When The Rivals premiered at Covent Garden on January 17, 1775, audience reaction was so negative that Sheridan withdrew it, extensively rewrote it, and presented the play anew eleven days later. His primary source for The Rivals was his own experience: living in a resort town, dealing with recalcitrant parents, falling in love, coping with rivals, and engaging in duels. Lacking a substantive plot, this comedy of character succeeds because of the deft handling of farce, imaginative disguises and deceptions, and clever dialogue, mainly that spoken by Mrs. Malaprop, whose mangling of English has given a word—malapropism—to the language. With its mockery of sentiment and prevalence of sheer fun, The Rivals is closer to the comedies of William Congreve (1670–1729) than to those by Sheridan’s contemporaries. Whereas Sheridan disdained “the sentimental Muse” (in a prologue to The Rivals), he did not crusade to change the comic drama. Like Goldsmith—with She Stoops to Conquer—Sheridan demonstrated the vitality of old conventions in skillful new hands.
His second play opened at Covent Garden on May 2, 1775. St. Patrick’s Day was a farcical afterpiece that ran for six performances. Sheridan’s third play, a comic opera titled The Duenna, was his second major success. The Duenna premiered at Covent Garden on November 21, 1775, and broke all previous records for full-length plays, with seventy-five performances in its first season. Sheridan’s elopement with Linley and his mother’s romance Eugenia and Adelaide (1791) probably served as sources.
The following year Sheridan and two partners bought David Garrick’s interest in the Drury Lane Theatre and took over its management, a role he filled for more than thirty years. The first of his Drury Lane plays opened on February 24, 1777, a transformation of Sir John Vanbrugh’s bawdy The Relapse (1696) into the more decorous A Trip to Scarborough. It was followed, on May 8, 1777, by The School for Scandal, whose intricate plot with parallel intrigues is complemented by farce and social criticism. It has endured on the stage partly because of its universal theme: the contrast between reality and appearance, depth and superficiality, and truth and delusion. Stereotypical though they are, Sir Peter and Lady Teazle, Snake and Lady Sneerwell, and the Surface brothers are among the most memorable characters in English comedy, and the auction and screen scenes are comic masterpieces. The Critic, which opened at Drury Lane on October 30, 1779, is a topical burlesque of stage absurdities in the tradition of the duke of Buckingham’s The Rehearsal (1672) and Henry Fielding’s The Tragedy of Tragedies: Or, The Life and Death of Tom Thumb the Great (1731). The timelessness of Sheridan’s hilarious satire of theatrical banalities accounts for its continued stage life.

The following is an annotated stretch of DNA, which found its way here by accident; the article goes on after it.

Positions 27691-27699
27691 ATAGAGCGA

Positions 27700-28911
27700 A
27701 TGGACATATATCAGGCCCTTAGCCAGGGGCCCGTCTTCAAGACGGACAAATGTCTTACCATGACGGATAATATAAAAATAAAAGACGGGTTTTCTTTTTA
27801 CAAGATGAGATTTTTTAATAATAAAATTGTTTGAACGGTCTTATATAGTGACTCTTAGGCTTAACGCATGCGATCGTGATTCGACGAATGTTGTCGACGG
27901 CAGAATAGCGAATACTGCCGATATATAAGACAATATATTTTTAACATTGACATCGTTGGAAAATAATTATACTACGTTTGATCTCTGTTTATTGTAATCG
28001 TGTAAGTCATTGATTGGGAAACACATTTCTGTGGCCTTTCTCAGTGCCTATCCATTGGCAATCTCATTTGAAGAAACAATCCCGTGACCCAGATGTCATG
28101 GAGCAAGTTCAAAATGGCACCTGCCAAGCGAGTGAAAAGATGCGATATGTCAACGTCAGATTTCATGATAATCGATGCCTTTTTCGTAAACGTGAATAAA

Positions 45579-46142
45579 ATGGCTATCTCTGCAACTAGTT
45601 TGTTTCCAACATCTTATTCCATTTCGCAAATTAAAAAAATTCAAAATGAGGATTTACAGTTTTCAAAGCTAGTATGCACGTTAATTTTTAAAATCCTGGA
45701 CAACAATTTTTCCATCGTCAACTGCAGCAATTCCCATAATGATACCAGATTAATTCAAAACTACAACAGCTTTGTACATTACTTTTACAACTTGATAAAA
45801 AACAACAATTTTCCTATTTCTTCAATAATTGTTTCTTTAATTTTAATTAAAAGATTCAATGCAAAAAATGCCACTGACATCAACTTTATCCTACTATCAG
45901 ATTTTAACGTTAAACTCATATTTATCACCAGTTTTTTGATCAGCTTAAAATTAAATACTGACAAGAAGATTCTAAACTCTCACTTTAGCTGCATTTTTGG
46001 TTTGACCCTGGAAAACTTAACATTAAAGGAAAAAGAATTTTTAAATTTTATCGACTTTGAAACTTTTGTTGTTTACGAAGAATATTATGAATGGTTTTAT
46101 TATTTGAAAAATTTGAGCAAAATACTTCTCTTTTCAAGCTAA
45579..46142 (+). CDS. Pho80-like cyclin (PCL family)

Though he continued to manage the Drury Lane Theatre into the next century and did a few translations and adaptations for the stage, The Critic was Sheridan’s last original play, and in 1780 he embarked on a political career. Elected to Parliament, where he gained renown as an orator, he also served in cabinet and other government posts. While enjoying public successes, he had a turbulent personal life. His wife and an infant daughter died in 1792. He married Hester Jane Ogle in 1795, and a son was born the next year. In 1802 creditors took him to court, where his eloquently delivered defense won the day; the Drury Lane Theatre burned down in 1809; and in 1813 he was imprisoned briefly for debt. He died in 1816 and was buried in the Poets’ Corner of Westminster Abbey.